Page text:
Nicole Dalmer, a graduate student at the School of Library and Information Studies at the University of Alberta, has won the 2011 Dr. Peter N. McCracken Legacy Scholarship. This scholarship recognizes Dr. McCracken's contributions to geriatric medicine and to his mentorship of students. The scholarship enables a University of Alberta student registered in a graduate (Masters, PhD, or MD) program with a focus on geriatrics, gerontology or aging to participate in research activities. This scholarship is awarded on the basis of academic merit, research plans and commitment to the field of geriatrics/gerontology. Nicole’s research focuses on older adult health information. More specifically, she explored the information seeking behaviours of unpaid caregivers who use the Internet to access health information about the older adult in their care. Nicole will be completing her Masters in Library and Information Studies this spring and plans on pursing her PhD in Health Information Sciences, focusing on the information needs of Canadian older adults and their caregivers.
Peggy McFall is the 2010 scholarship recipient. Peggy is a PhD candidate in the Department of Psychology at the University of Alberta. Peggy already has an extensive track record of research, teaching and the application of new knowledge in the field of aging.
Peggy’s research will focus on how specific combinations of health risk and protection factors can exacerbate or buffer the effects of common aging-related diseases on cognitive changes among older adults. In particular, how much of the cognitive changes of aging are due to the basic biological state of growing older (normal aging) and how much are due to other factors such as preclinical neurological health conditions, other co-morbidities, environmental influences, and psychological
Scott Kendall is working towards a specialization in aging research in his second year of the Master's of Science in Rehabilitation Science program (MSc-RS) at the University of Alberta, under the supervision of Dr. Tammy Hopper. His interest in gerontological issues was sparked during a 16-month undergraduate internship in the research unit of the CapitalCare long-term care organization. His main research interest is in cognitive rehabilitation for individuals with dementia, with a related secondary interest in the evaluation of clinical service delivery in geriatric rehabilitation and long-term care.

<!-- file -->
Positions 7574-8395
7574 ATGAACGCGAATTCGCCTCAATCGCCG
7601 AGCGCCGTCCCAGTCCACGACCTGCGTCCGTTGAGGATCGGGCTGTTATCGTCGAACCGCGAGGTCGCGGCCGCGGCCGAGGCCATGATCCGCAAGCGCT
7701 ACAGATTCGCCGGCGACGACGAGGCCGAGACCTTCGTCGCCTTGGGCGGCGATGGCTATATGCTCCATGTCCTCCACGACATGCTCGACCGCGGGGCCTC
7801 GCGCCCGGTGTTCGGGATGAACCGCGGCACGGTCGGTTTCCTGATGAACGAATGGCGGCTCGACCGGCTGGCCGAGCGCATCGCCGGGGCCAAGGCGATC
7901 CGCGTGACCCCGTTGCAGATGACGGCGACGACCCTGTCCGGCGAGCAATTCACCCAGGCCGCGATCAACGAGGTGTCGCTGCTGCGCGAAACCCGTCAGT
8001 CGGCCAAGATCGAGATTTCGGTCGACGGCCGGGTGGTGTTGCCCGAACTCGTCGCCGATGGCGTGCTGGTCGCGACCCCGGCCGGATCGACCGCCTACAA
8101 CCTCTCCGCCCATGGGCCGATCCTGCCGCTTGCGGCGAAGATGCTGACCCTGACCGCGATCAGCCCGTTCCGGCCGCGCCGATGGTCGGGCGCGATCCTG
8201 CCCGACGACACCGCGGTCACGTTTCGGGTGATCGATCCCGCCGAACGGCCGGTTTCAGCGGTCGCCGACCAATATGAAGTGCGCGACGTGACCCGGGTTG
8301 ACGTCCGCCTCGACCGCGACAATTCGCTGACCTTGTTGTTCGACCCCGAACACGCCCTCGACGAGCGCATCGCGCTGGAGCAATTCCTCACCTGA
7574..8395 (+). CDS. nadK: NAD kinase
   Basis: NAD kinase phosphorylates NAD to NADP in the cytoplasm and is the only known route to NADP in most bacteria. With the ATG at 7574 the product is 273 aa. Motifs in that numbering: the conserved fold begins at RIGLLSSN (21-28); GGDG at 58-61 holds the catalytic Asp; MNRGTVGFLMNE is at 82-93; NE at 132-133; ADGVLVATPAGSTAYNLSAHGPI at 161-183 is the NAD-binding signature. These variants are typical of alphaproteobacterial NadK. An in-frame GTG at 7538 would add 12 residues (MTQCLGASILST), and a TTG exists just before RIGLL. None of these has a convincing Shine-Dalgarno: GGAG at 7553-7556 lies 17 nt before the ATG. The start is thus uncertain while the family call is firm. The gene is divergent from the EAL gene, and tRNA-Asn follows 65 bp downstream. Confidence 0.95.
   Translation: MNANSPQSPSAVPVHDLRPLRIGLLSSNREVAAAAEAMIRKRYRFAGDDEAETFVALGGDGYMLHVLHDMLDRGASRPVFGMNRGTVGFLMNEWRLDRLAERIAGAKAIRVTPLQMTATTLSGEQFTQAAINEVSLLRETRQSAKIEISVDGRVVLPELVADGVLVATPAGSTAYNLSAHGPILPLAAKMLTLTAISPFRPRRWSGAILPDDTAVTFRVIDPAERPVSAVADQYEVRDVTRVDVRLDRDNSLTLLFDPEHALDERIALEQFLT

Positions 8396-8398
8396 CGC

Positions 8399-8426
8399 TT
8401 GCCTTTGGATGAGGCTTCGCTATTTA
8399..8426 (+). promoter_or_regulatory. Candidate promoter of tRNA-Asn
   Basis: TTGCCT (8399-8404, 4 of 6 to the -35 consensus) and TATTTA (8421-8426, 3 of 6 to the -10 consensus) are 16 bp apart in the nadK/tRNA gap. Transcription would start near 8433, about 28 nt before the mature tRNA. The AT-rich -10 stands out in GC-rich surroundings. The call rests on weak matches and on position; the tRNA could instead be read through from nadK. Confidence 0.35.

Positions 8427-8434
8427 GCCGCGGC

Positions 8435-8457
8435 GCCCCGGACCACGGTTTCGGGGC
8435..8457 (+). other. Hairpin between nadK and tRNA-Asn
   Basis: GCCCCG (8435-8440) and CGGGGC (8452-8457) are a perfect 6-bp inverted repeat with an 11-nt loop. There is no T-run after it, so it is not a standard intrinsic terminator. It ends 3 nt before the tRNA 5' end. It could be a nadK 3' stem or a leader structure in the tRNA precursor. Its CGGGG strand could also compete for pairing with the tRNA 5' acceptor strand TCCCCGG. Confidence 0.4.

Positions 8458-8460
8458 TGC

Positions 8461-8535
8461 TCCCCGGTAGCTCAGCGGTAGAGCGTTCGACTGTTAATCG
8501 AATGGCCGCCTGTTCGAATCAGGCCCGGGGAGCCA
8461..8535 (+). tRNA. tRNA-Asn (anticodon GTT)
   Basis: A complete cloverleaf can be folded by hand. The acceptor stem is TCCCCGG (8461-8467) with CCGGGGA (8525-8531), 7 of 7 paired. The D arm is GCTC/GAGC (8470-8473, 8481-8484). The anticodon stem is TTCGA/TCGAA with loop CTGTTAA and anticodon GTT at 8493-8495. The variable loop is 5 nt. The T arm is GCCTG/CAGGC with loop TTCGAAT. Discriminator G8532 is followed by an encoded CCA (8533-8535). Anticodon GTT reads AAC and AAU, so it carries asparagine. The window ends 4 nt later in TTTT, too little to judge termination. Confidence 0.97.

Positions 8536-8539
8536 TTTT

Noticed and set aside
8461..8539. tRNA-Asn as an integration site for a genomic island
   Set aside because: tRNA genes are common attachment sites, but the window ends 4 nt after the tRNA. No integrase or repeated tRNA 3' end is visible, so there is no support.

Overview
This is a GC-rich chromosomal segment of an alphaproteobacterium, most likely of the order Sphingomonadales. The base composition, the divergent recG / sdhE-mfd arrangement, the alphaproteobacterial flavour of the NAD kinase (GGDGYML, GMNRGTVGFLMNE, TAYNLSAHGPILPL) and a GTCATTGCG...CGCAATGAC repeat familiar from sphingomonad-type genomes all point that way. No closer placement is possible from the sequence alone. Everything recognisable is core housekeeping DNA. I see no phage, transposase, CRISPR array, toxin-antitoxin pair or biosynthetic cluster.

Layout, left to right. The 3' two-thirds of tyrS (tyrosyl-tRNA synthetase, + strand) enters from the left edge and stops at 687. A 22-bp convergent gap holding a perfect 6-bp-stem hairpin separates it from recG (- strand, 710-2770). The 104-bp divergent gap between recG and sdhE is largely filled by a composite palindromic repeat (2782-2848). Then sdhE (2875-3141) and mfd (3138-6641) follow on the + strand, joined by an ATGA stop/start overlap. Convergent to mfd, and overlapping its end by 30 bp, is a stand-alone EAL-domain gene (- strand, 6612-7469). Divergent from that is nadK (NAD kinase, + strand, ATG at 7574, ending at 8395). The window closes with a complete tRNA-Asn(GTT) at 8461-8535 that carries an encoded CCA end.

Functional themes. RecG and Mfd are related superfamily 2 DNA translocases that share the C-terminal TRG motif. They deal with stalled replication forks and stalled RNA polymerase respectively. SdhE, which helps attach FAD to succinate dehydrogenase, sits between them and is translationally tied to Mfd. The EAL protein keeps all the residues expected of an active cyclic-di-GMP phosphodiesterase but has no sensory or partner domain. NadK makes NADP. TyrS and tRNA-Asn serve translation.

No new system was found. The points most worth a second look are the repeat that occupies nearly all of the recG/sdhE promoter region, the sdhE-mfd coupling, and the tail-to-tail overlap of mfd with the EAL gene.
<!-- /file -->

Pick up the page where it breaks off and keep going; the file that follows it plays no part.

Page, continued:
The specific goal for his thesis research project is to examine the effect of an individualized, language-based, psychosocial intervention (Reminiscence Therapy) on the memory function of long-term care residents with dementia.
Scott states that it is an honour to be chosen as a recipient of the Dr. Peter McCracken Legacy Scholarship, and thanks the Foundation, the Glenrose staff, and of course, Dr. McCracken for their dedication to rehabilitation.
2009 Summary of Research: Older Adult Veteran: Health, Well-being & Occupation
Helen Gough is enrolled in the doctoral studies program in Rehabilitation Sciences at the University of Alberta. She has a Masters in Clinical Occupational Therapy and a Bachelor of Arts with a major in Psychology. The purpose of Helen's doctoral research is to explore the impact of combat-related late-onset stress symptomatology in elderly community dwelling Canadian War Service Veterans. She has already completed a number of studies in this area as sole investigator or collaborator. Helen also submitted her proposal to the Standing Committee on Veterans Affairs who have referenced her work and entered it as evidence for the Standing Committee on National Defense. With Helen's record, she has tremendous potential to make significant contributions to rehabilitation research and practice.
Poster presentation: Caregivers' use of Patronizing Speech While Interacting with People with Alzheimer Disease
Ms. Tiana Rust is the recipient of the 2007 Dr. Peter N. McCracken Legacy Scholarship. Ms. Rust is a PhD candidate in the Department of Psychology, University of Alberta. Her research is on the role of caregiver beliefs about aging and Alzheimer Disease. Tiana's future goal is to work in a continuing care or geriatric rehabilitation setting with the role of conducting research and evaluation to guide best practices for the care of older adults.
To make a contribution to the Dr. Peter N. McCracken Legacy Fund, please contact:
Glenrose Rehabilitation Hospital Foundation
10230 - 111 Avenue
Edmonton, AB, T5G 0B7